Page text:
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Lea Desandre: Amazone

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Lea Desandre: Amazone

The cover of the liner notes booklet with Lea Desandre
showing a bit more flexibility than most classical singers

Speaking of singers, I see that Adele's planned Las Vegas residency has collapsed in a welter of recriminations and emotional sob-fests. So it is refreshing to turn to a very different singer, the young Lea Desandre who is so new on the scene that her Wikipedia page consists of one line of text! Here is a longer article on her from Opéra magazine, but in French. We don't learn her age from that article, just that she studied dance when she was young before switching to voice.

There seems to be a whole new generation of French musicians coming on the scene. Apart from Lea Desandre, they include the superb harpsichordist Jean Rondeau that I have mentioned a lot here, plus the equally superb lutenist Thomas Dunford whom I have also mentioned several times. I just received yesterday Lea Desandre's new CD Amazone, which also features those other two artists as well as the more seasoned performers Cecilia Bartoli, Véronique Gens and William Christie. The album is released by Erato and I observe that I haven't purchased a disc from them for quite some time.

The theme of the album is in the title Amazone and fifteen out of the twenty-five tracks are world premiere recordings serving notice that we are still far from having exhausted the enormous fund of music from the pre-Bach eras.

I rather grew up with the "early music movement" as it used to be called: people like harpsichordist Gustav Leonhardt and conductor Nikolaus Harnoncourt were influential figures in my musical development. Oddly, their thoughts on music I took as being as profound and insightful as the compositional innovations of people like Steve Reich. Essays by Harnoncourt and Reich both occupied space on my bookshelf. So I do not see it as anything strange that one aspect of a creative musical revival should take the form of a recording of 17th and 18th century music. In a note contained in the album Lea Desandre describes the project as "a hymn to the women who have guided me ... a hymn to Mother Nature ... the poetic, universal and timeless message of a sentimental and emotional journey."

The Amazons were, of course, the mythical race of women warriors and the producers were delighted to discover a substantial repertoire from the 17th to the 19th centuries with Amazon characters and themes. Thomas Dunford's ensemble Jupiter specializes in the Baroque so this disc contains music from the second half of the 17th century and the first quarter of the 18th century.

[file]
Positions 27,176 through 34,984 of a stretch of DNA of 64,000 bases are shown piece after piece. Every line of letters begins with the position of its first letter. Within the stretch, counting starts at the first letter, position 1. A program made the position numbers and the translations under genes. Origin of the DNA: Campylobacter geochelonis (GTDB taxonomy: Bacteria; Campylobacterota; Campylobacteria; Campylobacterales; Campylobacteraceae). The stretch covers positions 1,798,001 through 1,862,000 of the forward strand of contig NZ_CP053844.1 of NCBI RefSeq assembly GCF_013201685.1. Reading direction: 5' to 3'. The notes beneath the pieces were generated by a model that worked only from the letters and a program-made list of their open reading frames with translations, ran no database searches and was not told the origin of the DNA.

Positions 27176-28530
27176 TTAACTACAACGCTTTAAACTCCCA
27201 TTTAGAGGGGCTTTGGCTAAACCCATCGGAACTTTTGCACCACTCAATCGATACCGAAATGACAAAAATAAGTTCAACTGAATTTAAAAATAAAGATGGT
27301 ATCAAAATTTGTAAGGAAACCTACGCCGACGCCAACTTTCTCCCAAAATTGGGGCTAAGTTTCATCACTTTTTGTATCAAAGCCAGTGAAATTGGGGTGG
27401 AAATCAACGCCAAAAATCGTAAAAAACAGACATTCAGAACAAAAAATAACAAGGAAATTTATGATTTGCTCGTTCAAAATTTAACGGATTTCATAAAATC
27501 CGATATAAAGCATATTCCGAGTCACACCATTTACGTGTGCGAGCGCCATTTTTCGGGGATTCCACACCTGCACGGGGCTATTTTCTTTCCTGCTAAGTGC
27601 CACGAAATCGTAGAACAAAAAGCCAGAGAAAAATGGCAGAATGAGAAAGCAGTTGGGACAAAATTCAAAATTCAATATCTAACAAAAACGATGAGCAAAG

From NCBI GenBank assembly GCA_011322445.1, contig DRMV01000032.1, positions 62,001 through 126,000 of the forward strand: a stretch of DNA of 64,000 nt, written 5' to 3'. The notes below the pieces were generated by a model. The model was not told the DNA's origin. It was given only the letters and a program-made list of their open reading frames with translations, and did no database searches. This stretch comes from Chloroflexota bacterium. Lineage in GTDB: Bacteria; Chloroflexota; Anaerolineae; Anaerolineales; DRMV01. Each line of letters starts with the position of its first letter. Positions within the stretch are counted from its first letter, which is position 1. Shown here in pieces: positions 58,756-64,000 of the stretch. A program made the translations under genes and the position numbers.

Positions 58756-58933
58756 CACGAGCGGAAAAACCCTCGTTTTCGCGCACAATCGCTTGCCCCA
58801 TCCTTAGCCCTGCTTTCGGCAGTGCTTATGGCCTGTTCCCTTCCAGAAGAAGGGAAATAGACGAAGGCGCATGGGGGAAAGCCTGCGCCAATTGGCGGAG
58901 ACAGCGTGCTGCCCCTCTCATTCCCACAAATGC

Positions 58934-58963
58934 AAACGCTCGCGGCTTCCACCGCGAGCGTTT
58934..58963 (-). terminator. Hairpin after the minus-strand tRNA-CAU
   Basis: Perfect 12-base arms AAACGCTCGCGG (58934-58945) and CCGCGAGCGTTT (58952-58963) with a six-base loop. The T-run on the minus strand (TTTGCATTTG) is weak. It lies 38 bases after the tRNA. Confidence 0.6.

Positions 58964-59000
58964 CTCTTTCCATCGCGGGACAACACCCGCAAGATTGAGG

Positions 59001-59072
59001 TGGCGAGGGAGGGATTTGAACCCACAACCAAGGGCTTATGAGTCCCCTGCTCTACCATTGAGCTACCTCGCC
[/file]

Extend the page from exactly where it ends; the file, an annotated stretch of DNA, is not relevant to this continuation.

Now to the music. The CD contains a rich selection of arias and duets from Amazon themed operas by French, Italian and one German composer. More than one opera is named after Mitilene the notional first queen of the Amazons (Marthésie in French). There are also a few sinfonias from operas for the instrumental ensemble as well as a duet with Thomas Dunford and William Christie (theorbo and harpsichord) and an improvisation and a solo by Jean Rondeau (harpsichord), L'Amazône from the 10th Ordre of François Couperin, of course.

Lea Desandre is well up to the challenge of this music. She has the clarity and agility to negotiate the very speedy and complex ornamented passages in the more warlike arias as well as the brilliance of tone in the upper register. I was surprised at how rich and dark her low register could be. A young singer, I'm sure she has room to grow as the voice develops. Cecilia Bartoli and Véronique Gens do an excellent job in the duets. The instrumental group (two violins, viola, cello, two double basses, flute and two percussionists with theorbo, organ and harpsichord) are really excellent under the direction of Thomas Dunford.

The production of the album itself is lovely: it comes in a slim cardboard box with a substantial booklet with photos of the artists, liner notes and all the lyrics in German, Italian, French and English.

Given recent cultural events I was amused to read the opening lyrics of the first aria "Non posso far" by Francesco Provenzale (1624 - 1704). In translation they read:

I cannot help but burst into laughter
to see these women transformed into men
and unable to tear themselves away from battle.

Chosen intentionally?

Excerpts (I suppose we call them "trailers" now) from the album have been up on YouTube for months, so let's listen to one of them. This is the duet with Cecilia Bartoli "Io piango/Io peno" from the opera Mitilene, regina delle amazzoni (1707) by Giuseepe de Bottis (1678 - 1753), so, composed when he was twenty-nine.

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